Or had been, at least, until the capture of the Prior.

He nods to the soldiers at the gate to Tomorrowland and walks down the deserted lane to the hanger – Space Mountain, how absurd, he thinks for the thousandth time. O'Neill is already there in front of the door, flanked by two guards, his arms crossed.

“Siler. You're late.”

“Very sorry, sir, it won't happen again,” Siler apologizes.

“It's not like it's the end of the world,” O'Neill says, a dry note in his voice, his lips pressed together in a tired line.

Siler chokes.

“You ok, Sergeant?”

“Always, sir,” says Siler, his mouth dry.

O'Neill crosses his arms. “Make my day, Siler.”

Siler clears his throat, and the two of them start walking into the hangar, down the stairs and through the tunnel, Siler behind the General. Just another day at work, he reminds himself, and reachs into his pocket with his notes for the full report. “We've gained some headway on adapting the Ori interface for those with the ATA gene, although it's just in theory. Doctor Lam still thinks that some work needs to be done before we start the actual tests, and she's not sure she can do anything without further material from the Prior and some from the pilot. If we had Carter's research on the Asgard devices aboard the General Hammond --”

“No use crying over spilt... whatever.” O'Neill interrupts, as he always does whenever someone mentions his former 2IC. “You'll have the Ori blood. Lee's getting it now. We hope. Can we make it fly?”

“Well, sir, I --”

And before Siler can say another word, they emerge into the guts of the Mountain, a slew of sweaty, dirty scientists converging on them like hungry, white-coated locusts. An ashen-faced Bill Lee is at point, scarred Lam with her dead arm in a sling flanking him and shoulder-cowed Felger behind them both, somehow still wearing his SGC jacket even in the choking Florida heat as if it were some kind of talisman (which made Siler thinks of his favorite wrench; his stomach clenching as he forces himself to regain his professionalism through the onslaught of memories of Cheyenne Mountain, his work, the Stargate). Above them the only electronic lights in the base shine bright, reflecting against the long-dead remains of painted holographic galaxies and fake neon planets. The old rollercoaster is long gone, its struts and steel cannibalized for this purpose and that around the base.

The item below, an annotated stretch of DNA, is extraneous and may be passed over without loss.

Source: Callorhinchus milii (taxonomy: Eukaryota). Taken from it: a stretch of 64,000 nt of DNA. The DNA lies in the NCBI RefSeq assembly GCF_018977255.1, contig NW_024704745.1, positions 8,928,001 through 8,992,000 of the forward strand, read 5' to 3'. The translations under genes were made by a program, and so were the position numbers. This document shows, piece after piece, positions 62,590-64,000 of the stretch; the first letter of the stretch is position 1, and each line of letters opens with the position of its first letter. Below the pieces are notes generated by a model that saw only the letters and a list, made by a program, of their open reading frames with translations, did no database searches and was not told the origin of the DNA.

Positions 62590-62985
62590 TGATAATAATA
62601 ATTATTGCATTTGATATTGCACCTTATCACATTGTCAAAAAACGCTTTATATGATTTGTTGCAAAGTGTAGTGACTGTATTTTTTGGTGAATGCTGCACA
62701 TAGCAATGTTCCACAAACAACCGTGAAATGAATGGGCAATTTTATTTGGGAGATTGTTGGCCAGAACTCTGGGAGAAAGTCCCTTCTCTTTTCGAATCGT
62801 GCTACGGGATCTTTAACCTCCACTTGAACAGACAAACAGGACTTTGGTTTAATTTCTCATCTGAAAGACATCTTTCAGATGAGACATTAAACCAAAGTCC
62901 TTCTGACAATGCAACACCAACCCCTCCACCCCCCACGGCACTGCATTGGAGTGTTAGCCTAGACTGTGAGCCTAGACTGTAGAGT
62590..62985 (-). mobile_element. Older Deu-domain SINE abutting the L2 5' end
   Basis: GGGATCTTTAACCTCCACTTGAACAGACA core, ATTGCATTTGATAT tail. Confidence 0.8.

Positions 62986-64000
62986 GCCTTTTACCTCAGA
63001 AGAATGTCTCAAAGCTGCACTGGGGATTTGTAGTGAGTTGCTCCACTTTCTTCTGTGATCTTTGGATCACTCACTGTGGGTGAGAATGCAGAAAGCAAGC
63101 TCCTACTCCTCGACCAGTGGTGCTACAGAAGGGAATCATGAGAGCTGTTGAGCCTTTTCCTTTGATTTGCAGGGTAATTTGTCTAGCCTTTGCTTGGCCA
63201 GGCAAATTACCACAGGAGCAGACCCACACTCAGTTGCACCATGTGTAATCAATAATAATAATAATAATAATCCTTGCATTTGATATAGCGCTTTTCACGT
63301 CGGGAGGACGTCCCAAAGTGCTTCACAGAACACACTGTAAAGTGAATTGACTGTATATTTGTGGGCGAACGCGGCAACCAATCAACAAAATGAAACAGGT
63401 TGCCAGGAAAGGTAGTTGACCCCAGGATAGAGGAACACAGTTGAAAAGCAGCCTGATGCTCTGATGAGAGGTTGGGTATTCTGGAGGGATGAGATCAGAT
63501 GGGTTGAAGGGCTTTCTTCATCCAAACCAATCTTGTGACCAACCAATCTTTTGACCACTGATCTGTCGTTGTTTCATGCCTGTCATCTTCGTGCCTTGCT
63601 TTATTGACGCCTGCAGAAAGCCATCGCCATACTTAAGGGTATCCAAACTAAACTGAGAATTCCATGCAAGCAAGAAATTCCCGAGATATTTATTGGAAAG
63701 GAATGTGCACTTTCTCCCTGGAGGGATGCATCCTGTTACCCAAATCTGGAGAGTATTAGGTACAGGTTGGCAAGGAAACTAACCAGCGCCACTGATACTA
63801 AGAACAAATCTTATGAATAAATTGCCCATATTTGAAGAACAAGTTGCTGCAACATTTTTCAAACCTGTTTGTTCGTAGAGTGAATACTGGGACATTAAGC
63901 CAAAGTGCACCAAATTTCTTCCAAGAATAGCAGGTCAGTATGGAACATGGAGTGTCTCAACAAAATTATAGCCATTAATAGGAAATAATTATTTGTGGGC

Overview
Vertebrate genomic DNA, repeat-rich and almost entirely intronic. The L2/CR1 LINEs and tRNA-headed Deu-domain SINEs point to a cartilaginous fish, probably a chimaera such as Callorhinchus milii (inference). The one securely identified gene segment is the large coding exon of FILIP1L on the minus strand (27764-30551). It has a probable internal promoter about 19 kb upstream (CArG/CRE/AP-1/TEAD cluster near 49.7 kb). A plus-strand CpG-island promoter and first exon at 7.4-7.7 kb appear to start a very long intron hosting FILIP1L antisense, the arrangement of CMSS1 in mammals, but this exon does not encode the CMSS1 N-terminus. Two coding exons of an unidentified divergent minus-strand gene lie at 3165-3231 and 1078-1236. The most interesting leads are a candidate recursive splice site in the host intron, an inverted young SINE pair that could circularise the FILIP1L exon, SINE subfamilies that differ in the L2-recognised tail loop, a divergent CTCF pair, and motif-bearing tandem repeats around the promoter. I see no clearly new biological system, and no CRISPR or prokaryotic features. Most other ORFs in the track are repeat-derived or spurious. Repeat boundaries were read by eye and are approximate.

In its place was an alien ship, a lean silver monstrosity -- one of the prides of Phoenix Base. An Ori vessel, captured by Disney agents, just waiting to take a team to search for the Ark of Truth.

It isn't the only alien technology here; Siler has only seen the others, locked up below the Magic Kingdom in the vast warren of tunnels and offices. Asgard holographic devices, stolen from Lucian tourists and Goa'uld devices from God knows where, all of it dragged together by long-dead Disney executives and hidden from the world, now being cobbled together to save the world. But this ship was more than just leftovers: This was a ship once flown by Daniel Jackson, an Ori vessel with its guts spilled and destroyed and replaced by Ancient goo and crystalline Asgard intestines. This would be salvation.

Unless we can't make it fly, he thinks.

Unless the Ark doesn't actually exist, and we're all dead anyway.

Carolyn Lam's breathless, shoving a dirty sheet of paper towards the General. She's written diagrams on the back; it had once been some kind of Disney interdepartmental memo talking about Hannah Montana sales receipts. For a moment, Siler hears his nieces and nephews in the back of his mind – they're dead, but they'd be over Hannah now, they'd be on to whatever it was going to be next, a Miley clone or the Jonas Brothers, but they're all dead, even the boy bands – and shakes his head to clear the cobwebs.

“That did it,” she says, her enthusiasm nearly palpable in the heat. “Whatever you did this morning, sir. We broke through the last problem in the bio-equation.”

O'Neill's eyes are hard like diamonds. “Does it fly?”

“We're not sure, sir.” Lee says. “We're currently doing blood replacement with one of the pilots, but so far the ship isn't recognizing him as a proper pilot. We still think it might need to operate with a Prior at the controls. That could be tough – we'll need at least two weeks --”

“Maybe two and a half --” Lam corrects, stepping forward.

O'Neill speaks sharply, and Siler shudders to hear this voice, the one that could freeze a major's boots to the ground and make false gods squirm where they sit. “We don't have any more time.”